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The Untold History of Soul Train

The groundbreaking song-and-dance show "Soul Train" is chugging toward Broadway.

It’s been more than three years since the passing of Soul Train founder Don Cornelius, but his impact on the music industry lives on. Ever wonder how his legendary program came to be?

JET spoke to author Ericka Blount Danois about her recent book, Love, Peace and Soul: Behind the Scenes of America’s Favorite Dance Show.

What inspired you to write about Soul Train?

Ericka Blount Danois: I grew up in a musical household, surrounded by my father’s extensive record collection and books. My dad worked at a record store and eventually became a disc jockey. Growing up, tuning in to Soul Train meant everything on Saturday mornings. We stopped whatever we were doing to watch it. For a lot of us, it was the only opportunity to see our favorite artists perform. As an adult, I wondered what happened to some of my favorite dancers. I wrote a few “Where Are They Now?” pieces about dancers Cheryl Song and Shabba Doo. Then, I started finding out more information about the program itself: that Don Cornelius owned the show, he invited personalities such as Richard Pryor to guest host, stars were made on the show, and more. Also, I found out about all the business opportunities that grew out of the show. Don Cornelius started a Soul Train dance studio, a Soul Train nightclub and a Soul Train record label. He was light-years ahead of his time, post-segregation. I thought the history was fascinating and needed to be documented.

How did you go about collecting the information you needed for such a comprehensive book?

EBD: I started doing the research in 2009 and the book was published four years later. The process entailed watching hours and hours of Soul Train episodes, researching everything about Soul Train and its offshoots and interviewing over 200 people about Soul Train: artists, musicians, Don Cornelius’ family, people who worked on the show, dancers, etc. The hard part was creating and organizing the narrative. I wanted to write it as a narrative, rather than as an academic analysis, because it was a great story.

What did you most enjoy about writing it?

EBD: Interviewing some of my favorite artists: Charlie Wilson, Bobby Womack, etc. It was a pleasure to get their hilarious behind-the-scenes stories. I enjoyed going back in time by watching the episodes—just amazing artistry on all levels. I also liked learning more about some of the folks in the background. Like the artist Floyd Norman, who, back in the ’70s, drew the Soul Train intro. Don Cornelius made sure to employ Black talent on every aspect of the show.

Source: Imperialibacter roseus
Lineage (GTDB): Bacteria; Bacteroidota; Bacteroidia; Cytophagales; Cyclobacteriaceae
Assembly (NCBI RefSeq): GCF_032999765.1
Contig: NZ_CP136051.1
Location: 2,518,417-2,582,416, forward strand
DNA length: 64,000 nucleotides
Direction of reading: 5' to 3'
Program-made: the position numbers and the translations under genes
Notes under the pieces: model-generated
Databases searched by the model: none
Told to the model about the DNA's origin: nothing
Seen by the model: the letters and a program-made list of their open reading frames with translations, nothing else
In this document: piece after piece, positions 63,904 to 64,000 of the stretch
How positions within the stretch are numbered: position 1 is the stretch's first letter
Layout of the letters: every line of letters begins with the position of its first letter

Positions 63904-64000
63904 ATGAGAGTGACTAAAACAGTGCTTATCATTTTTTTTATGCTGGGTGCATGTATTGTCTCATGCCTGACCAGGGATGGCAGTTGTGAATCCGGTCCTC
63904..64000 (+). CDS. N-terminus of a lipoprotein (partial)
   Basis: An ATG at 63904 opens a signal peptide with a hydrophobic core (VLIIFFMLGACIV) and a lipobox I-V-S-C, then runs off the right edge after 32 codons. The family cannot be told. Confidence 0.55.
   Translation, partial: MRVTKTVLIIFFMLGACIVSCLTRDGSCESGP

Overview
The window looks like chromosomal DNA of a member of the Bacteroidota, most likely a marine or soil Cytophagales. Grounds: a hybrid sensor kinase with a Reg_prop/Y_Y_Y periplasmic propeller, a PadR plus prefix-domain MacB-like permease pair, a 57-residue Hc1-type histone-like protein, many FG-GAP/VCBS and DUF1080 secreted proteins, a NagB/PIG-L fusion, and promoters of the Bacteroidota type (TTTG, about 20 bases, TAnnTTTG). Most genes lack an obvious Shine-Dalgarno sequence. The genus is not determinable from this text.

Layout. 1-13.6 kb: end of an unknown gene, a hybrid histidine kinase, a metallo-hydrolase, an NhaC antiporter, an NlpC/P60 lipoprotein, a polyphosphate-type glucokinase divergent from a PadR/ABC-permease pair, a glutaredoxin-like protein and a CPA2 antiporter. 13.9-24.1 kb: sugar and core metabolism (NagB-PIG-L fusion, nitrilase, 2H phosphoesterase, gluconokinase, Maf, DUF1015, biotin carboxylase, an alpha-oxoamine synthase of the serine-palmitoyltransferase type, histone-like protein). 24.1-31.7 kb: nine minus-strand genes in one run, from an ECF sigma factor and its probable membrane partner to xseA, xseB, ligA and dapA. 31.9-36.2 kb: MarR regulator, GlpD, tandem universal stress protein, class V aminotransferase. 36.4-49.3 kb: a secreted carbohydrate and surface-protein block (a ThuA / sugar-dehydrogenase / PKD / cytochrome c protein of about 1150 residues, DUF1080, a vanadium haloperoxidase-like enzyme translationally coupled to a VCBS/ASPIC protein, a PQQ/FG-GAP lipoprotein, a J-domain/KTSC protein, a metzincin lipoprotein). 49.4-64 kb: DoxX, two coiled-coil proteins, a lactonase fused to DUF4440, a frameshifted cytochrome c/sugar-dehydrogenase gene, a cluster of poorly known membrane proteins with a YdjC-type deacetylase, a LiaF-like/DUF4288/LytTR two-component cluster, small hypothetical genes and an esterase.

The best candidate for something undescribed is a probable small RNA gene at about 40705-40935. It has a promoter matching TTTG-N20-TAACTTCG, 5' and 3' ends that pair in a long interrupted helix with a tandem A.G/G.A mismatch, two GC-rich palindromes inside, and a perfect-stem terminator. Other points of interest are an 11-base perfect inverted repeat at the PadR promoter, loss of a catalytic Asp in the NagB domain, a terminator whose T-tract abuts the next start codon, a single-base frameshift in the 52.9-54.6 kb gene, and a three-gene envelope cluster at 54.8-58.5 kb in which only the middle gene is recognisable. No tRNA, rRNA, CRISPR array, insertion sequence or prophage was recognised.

Which interview was your favorite?
EBD: I think interviewing dancer/choreographer Damita Jo Freeman may have been my favorite because she had so many anecdotes—stories about James Brown when she toured with him, soul singer Joe Tex, and working with Leonard Bernstein, Whitney Houston and Cher. She is really one of the most amazing unsung talents.

Did you discover anything eye-opening through your research?

EBD: Absolutely. As a kid growing up on the East Coast, I watched Soul Train as a fan. As an adult researching a book, I watched it with an eye for detail and with a curiosity for how Don Cornelius pulled this off. I found out so many amazing things about him as a person working in Hollywood: his attempts at various businesses, his struggles with addiction and his untimely passing. I interviewed the detective who came to the scene of his death and who’d actually covered Michael Jackson’s death. It was very painful to hear those details. But what I found most interesting were the stories of the Soul Train dancers. These were regular kids from humble beginnings who really became the backbone of the program. Artists came on the show and would be thrilled to meet the dancers. James Brown famously brought Damita Jo Freeman onstage. I spent a lot of time with Damita, who is a classically trained ballerina. If you mention Soul Train to anyone, everyone has his or her favorite dancer. The dancers became the real stars of the show.

What will readers learn about Don Cornelius that they might not already know?

EBD: Many things. I can’t give away all the details, but one of the most surprising things that I learned was that he actually sang on some of those early Soul Train albums. Readers will also get more insight into his untimely death.

Why do you think Soul Train became so impactful?

EBD: The ’70s era of Soul Train documented the growth of Black political and economic power, a shift in the aesthetics of what Black beauty looked like, Black artistry and political power in lyrics, Black expression in dance, fashion and music. For the first time, we were seeing ourselves on a national stage in every facet of our lives: politicians, teenagers, radio hosts, actors, comedians, musicians and singers. And it was unapologetically Black and undiluted. It’s hard to find that nowadays. Not to mention, the music was just the best there is. The show, the music, the fashion, the dancing, the politics, the conversations between the teens and the artists—all of it, is timeless. It’s amazing to think that the show lasted from 1971 to 2006. It was the longest-running, first-run syndicated show in history.

Visit erickablount.com for more information about the writer of Love, Peace and Soul: Behind the Scenes of America’s Favorite Dance Show.